Gvt goes for the economic jugular -No less than 15 Bills aimed at improving economy, investment

Business Editor
\nTHE country’s Legislature will spend most of its time during the Third Session of the Eighth Parliament putting the legal underpinnings that are needed to make the local economy tick, according to the legislative agenda that was presented by President Robert Mugabe on September 15, 2015.
\nGovernment is moving to put the structural framework that is required to accommodate both domestic and foreign capital for the implementation of the country’s economic blueprint, Zim-Asset.

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No less than 15 of the 24 proposed bills – representing 60 percent of the agenda – are clearly the building blocks of the economic environment that is envisaged by Government.

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Not only are the interventions meant to attract and simplify processes for local and international investments, they are also designed to protect it.

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There is even a proposed legislative framework that is designed to nurture and grow small and medium enterprises (SMEs) whose importance to the economy is slowly been entrenched.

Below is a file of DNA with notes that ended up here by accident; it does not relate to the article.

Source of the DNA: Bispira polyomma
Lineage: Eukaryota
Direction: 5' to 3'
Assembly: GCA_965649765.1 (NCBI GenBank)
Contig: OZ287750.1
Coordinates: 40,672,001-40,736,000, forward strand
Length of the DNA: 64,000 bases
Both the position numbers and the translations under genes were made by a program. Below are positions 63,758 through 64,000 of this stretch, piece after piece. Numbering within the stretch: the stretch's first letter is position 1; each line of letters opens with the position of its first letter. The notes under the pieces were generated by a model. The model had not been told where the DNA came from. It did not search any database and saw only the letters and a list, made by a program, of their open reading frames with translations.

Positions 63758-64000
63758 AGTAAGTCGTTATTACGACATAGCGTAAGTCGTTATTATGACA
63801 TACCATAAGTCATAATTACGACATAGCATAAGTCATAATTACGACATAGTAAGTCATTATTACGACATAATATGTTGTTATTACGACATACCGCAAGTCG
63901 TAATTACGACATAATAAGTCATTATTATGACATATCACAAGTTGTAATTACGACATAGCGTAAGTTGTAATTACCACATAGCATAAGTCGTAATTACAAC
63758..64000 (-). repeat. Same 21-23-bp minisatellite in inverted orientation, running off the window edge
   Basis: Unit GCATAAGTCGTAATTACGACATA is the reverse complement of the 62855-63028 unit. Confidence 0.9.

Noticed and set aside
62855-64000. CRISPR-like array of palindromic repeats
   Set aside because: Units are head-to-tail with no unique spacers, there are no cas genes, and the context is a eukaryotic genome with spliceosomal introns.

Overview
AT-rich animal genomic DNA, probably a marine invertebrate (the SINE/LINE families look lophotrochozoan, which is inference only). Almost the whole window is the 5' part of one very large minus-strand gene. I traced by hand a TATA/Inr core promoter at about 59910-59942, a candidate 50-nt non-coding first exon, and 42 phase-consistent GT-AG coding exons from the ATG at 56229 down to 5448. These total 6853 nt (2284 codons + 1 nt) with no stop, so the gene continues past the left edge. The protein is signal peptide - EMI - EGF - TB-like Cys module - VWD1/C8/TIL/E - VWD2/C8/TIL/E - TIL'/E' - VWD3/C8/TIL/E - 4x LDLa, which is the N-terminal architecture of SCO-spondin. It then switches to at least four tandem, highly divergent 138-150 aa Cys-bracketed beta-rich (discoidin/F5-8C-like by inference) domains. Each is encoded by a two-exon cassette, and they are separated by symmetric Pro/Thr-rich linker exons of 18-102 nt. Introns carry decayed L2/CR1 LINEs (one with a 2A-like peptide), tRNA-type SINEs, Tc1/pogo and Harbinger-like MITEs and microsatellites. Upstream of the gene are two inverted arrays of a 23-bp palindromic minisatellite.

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Improving the investment environment
\nFor quite a long time, the country’s institutions and legal framework was considered not to be sensitive to the concerns of the investing public, and it is widely believed that this forced many investors to hold back.

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It is therefore unsurprising that the latest World Bank’s Ease of Doing Business Index, which measures how the business environment is perceived, ranks Zimbabwe 171 out of 183 economies.

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However, the proposed overhaul of the Companies Act and the amendments to the Zimbabwe Investment Authority (ZIA) Act, including reforms to the Banking Act, will provide a great deal of assurance to investors.

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It is further re-assuring that in the past fortnight, ZIA has been seized with legal aspects of the amendments to the Companies Act.
\nThe statutory body has already invited comments from lawyers and chartered accountants on the amendments, which are expected to be passed by February 2016.

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Though Government launched the One-Stop-Shop Investment Centre on December 13, 2010 in order to cut the bureacracy that was inherent in registering investment projects, over the years there has been structural weaknesses that have been noticed. Authorities are moving in to correct them.

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The number of days taken to process a business application is considered to have been reduced to five but there currently exists impediments that make this realisation difficult.

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For example, most of the officials at the centre do not have the power to make definitive decisions on applications, a development that has been causing some delays.